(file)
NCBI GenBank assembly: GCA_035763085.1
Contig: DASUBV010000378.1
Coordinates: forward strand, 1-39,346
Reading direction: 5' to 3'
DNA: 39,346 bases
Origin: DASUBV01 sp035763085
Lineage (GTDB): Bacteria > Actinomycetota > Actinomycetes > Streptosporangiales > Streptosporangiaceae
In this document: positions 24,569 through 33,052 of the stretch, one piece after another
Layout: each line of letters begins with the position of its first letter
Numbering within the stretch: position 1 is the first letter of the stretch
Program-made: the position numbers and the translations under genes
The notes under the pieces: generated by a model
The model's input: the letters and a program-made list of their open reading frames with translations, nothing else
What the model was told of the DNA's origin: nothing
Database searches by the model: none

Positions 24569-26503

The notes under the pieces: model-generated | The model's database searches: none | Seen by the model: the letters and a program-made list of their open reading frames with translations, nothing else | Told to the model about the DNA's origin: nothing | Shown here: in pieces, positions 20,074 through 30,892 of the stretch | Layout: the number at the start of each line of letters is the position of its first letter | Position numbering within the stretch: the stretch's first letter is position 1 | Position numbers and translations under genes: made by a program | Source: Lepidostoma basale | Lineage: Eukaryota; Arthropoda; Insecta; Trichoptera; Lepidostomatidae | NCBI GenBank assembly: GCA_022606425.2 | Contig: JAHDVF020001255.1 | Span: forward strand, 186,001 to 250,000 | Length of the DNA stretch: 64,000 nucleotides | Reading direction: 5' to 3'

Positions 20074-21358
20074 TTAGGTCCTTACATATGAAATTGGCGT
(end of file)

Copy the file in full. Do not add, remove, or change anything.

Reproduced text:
NCBI GenBank assembly: GCA_035763085.1
Contig: DASUBV010000378.1
Coordinates: forward strand, 1-39,346
Reading direction: 5' to 3'
DNA: 39,346 bases
Origin: DASUBV01 sp035763085
Lineage (GTDB): Bacteria > Actinomycetota > Actinomycetes > Streptosporangiales > Streptosporangiaceae
In this document: positions 24,569 through 33,052 of the stretch, one piece after another
Layout: each line of letters begins with the position of its first letter
Numbering within the stretch: position 1 is the first letter of the stretch
Program-made: the position numbers and the translations under genes
The notes under the pieces: generated by a model
The model's input: the letters and a program-made list of their open reading frames with translations, nothing else
What the model was told of the DNA's origin: nothing
Database searches by the model: none

Positions 24569-26503

The notes under the pieces: model-generated | The model's database searches: none | Seen by the model: the letters and a program-made list of their open reading frames with translations, nothing else | Told to the model about the DNA's origin: nothing | Shown here: in pieces, positions 20,074 through 30,892 of the stretch | Layout: the number at the start of each line of letters is the position of its first letter | Position numbering within the stretch: the stretch's first letter is position 1 | Position numbers and translations under genes: made by a program | Source: Lepidostoma basale | Lineage: Eukaryota; Arthropoda; Insecta; Trichoptera; Lepidostomatidae | NCBI GenBank assembly: GCA_022606425.2 | Contig: JAHDVF020001255.1 | Span: forward strand, 186,001 to 250,000 | Length of the DNA stretch: 64,000 nucleotides | Reading direction: 5' to 3'

Positions 20074-21358
20074 TTAGGTCCTTACATATGAAATTGGCGT